This simulation shows a variation of a Linear Congruential Generator (LCG) - A popular mathematical algorithm that generates numbers which appear to be random.

#### How It Works

Each cell's value is calculated by adding its own value with the value of the next adjacent cell. Once a cell's value has been calculated, the simulation will move on to the next cell in the grid. If the cell is the final cell in the grid, its new value will be calculated by adding its own value with the previous cell's value.

When a cell is calculated, a modulus is used to ensure that cells are constrained to a maximum value. This works by using the modulo operator (%) which returns the remainder after dividing by the modulus. This prevents values from becoming too large, and it also plays an essential role in this algorithm for generating random looking numbers.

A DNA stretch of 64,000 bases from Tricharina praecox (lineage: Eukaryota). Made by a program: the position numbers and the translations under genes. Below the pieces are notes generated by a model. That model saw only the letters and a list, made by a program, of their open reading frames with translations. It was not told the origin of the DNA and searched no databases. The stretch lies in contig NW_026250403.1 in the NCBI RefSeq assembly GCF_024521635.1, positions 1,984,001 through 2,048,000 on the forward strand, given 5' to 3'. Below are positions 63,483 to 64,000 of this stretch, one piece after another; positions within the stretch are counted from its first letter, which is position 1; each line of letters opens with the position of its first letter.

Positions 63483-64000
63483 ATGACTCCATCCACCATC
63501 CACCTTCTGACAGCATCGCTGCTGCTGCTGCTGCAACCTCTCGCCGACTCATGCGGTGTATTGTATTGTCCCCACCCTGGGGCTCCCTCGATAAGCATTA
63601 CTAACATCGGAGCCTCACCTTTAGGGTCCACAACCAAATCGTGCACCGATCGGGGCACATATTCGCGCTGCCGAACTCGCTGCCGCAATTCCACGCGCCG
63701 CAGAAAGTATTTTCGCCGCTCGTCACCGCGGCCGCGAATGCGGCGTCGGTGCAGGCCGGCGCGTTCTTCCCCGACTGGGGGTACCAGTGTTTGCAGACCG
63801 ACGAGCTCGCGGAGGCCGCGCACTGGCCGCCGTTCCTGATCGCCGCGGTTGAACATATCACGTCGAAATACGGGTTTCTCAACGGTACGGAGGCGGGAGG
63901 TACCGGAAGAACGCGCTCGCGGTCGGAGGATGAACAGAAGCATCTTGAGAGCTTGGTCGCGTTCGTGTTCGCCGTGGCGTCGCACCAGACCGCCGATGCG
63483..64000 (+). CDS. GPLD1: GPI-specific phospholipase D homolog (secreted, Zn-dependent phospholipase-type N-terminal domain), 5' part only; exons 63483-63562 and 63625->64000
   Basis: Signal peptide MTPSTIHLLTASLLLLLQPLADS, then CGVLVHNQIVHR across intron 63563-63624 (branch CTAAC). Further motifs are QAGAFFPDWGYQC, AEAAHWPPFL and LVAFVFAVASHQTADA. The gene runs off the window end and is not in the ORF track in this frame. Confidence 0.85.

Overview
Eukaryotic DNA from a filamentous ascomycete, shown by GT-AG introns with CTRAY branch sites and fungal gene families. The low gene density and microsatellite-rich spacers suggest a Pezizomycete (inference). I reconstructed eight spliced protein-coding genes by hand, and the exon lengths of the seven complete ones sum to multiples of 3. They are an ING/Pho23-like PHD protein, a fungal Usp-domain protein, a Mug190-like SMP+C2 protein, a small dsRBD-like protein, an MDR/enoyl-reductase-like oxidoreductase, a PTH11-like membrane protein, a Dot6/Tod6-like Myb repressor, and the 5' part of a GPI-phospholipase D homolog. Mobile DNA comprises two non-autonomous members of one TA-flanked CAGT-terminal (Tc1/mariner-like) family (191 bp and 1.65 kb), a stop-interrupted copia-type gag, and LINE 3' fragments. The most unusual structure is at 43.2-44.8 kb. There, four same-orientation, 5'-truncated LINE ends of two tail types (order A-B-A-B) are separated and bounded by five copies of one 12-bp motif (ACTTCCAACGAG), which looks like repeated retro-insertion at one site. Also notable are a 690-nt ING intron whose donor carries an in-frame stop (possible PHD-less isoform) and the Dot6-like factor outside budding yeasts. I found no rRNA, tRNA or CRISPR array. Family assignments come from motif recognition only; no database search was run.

#### Generating Random Values

The grid will start very orderly, with the cells all having the same value. As the animation progresses, the values will become more chaotic and disorganised. Eventually, after many iterations, the grid will return back to its original state (where all of the cells have the same value), and the cycle will repeat.

The number of iterations it takes to return to its original state is known as the period of the algorithm.

#### How random is *random*?

My particular implementation is not very good at generating pseudo-random numbers. You may notice that "0" rarely appears amongst the cells - you are more likely to see positive (non-zero) values. This happens because the algorithm will only generate 0 if the cell and adjacent cell adds up exactly to the value of the modulus, which is very unlikely to happen.

Regardless, the same concepts used in this algorithm are used widely in the real world. From games, which use pseudo-randomness to procedurally generate worlds to more advanced cryptographic applications.